Anything worth doing, is worth doing poorly at first
I am still starting my career as a pilot. With low hours in the pilot seat and a high passion for flight, I want to learn as much as I can to be the best, safest pilot I can be. My goal is to become an instructor and help others find the passion that I did.
With this goal in mind, I plan to document my experience while putting everything I learned and continue to learn in one place. To be a one stop resource for myself, other pilots and eventually one day my students.
As the first line states, if it’s worth doing, it’s worth doing poorly. There were so many people that have been credited with this phrase that I don’t really know who to actually give credit to. If you know, please let me know so I can reference it properly.
Now, no one in aviation wants to be poor or bad at anything. There is so much at stake if you do it wrong. However, as with any skill, you start from nothing. In aviation, that’s why we go up with instructors for the first 20-30 hours of flight time. Because you don’t natively know how to land a plane; or take-off for that matter. You don’t know that crossing the controls can cause a hazardous situation. In fact, you don’t know what you don’t know. And that could really hurt you. So we go up with an instructor and we learn.
Once we have the basics down and we have recieved all the flight training required and have passed the written and practical we are pilots. But we’re not good pilots. We are like the 16 year old who just got their driver’s license. We know the rules and have the knowledge, but we don’t have the experience to make us good.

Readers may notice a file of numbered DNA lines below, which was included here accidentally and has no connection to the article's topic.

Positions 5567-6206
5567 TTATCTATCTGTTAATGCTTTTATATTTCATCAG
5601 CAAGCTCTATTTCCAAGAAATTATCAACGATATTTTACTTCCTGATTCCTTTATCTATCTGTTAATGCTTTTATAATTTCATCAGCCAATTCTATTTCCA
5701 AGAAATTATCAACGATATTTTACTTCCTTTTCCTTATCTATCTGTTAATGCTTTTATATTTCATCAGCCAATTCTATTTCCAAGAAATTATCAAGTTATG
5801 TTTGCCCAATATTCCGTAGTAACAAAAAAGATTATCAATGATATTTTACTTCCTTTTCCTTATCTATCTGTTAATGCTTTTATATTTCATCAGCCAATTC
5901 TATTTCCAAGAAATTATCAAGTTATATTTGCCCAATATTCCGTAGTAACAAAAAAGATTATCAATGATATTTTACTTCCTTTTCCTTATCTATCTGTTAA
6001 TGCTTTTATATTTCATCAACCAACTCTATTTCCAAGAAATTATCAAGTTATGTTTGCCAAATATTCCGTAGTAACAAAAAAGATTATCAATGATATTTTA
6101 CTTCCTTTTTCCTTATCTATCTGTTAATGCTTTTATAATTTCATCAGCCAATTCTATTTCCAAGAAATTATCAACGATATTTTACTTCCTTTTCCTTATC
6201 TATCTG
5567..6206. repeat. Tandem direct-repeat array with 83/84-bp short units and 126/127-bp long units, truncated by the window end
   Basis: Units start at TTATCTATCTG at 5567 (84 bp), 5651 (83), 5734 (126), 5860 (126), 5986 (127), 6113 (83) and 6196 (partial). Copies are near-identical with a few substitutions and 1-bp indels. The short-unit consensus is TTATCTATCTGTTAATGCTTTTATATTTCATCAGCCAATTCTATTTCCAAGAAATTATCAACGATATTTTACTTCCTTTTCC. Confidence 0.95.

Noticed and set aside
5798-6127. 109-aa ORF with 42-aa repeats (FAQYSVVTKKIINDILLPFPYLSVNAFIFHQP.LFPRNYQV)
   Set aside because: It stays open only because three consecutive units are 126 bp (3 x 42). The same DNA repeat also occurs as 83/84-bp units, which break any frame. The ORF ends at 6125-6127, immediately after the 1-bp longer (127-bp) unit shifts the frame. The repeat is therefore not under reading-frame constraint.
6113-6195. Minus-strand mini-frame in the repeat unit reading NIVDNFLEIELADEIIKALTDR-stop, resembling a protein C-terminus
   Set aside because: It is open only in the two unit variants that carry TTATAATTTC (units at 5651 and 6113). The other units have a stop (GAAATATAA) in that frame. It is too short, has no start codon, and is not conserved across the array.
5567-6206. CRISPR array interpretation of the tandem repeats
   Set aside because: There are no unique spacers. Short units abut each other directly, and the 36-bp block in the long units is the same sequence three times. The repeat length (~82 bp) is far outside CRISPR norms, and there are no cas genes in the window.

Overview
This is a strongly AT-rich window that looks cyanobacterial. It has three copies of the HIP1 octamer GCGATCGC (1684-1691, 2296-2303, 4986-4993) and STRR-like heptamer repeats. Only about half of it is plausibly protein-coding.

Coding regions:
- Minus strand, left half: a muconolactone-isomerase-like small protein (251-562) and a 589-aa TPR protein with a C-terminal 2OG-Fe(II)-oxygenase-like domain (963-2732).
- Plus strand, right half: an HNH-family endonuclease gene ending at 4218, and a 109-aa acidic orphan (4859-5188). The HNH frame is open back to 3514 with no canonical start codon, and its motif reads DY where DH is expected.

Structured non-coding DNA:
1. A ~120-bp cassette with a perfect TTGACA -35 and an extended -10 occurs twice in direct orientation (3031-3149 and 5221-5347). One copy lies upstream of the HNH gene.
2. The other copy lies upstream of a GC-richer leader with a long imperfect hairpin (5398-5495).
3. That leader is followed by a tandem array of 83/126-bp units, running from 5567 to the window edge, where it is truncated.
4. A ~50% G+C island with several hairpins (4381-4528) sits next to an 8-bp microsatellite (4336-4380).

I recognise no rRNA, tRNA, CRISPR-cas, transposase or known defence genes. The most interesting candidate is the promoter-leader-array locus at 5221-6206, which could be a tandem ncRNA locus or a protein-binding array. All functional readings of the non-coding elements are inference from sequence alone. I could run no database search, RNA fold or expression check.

Mistakes are made:
- We porpoise our landings or touch nose wheel first
- Weave the center line while taxiing
- We takeoff on the left side of the runway because we didn’t put in enough right rudder
But we still fly. We still continue to improve our basic skills. We get better with every flight and build on the confidence that we do know what we are doing.
As I build my experience and get better with every takeoff, flight and landing that I do, I want to share my knowledge and give the no BS state of my flying. So, without further ado, here is where I currently stand:
- 118 total hours
- 72 hours in a Piper Cherokee 140
- 46 hours in a Cessna 172
- 52 hours PIC
- Ratings in progress: Instrument, High Performance
- Next classes: Mountain Flying
- Next checkout: Piper Arrow
I’d love to tell you that I want to fly once a week as a realistic goal, but I’m probably more likely to fly every other week. So as long as I can start working in more cross countries I should be well on my way to my flight goals.
Let me know what your thoughts are. Should I change my projected ratings? Is there a better track to reaching my end goal that doesn’t involve craming time in or generating additional hours in the day?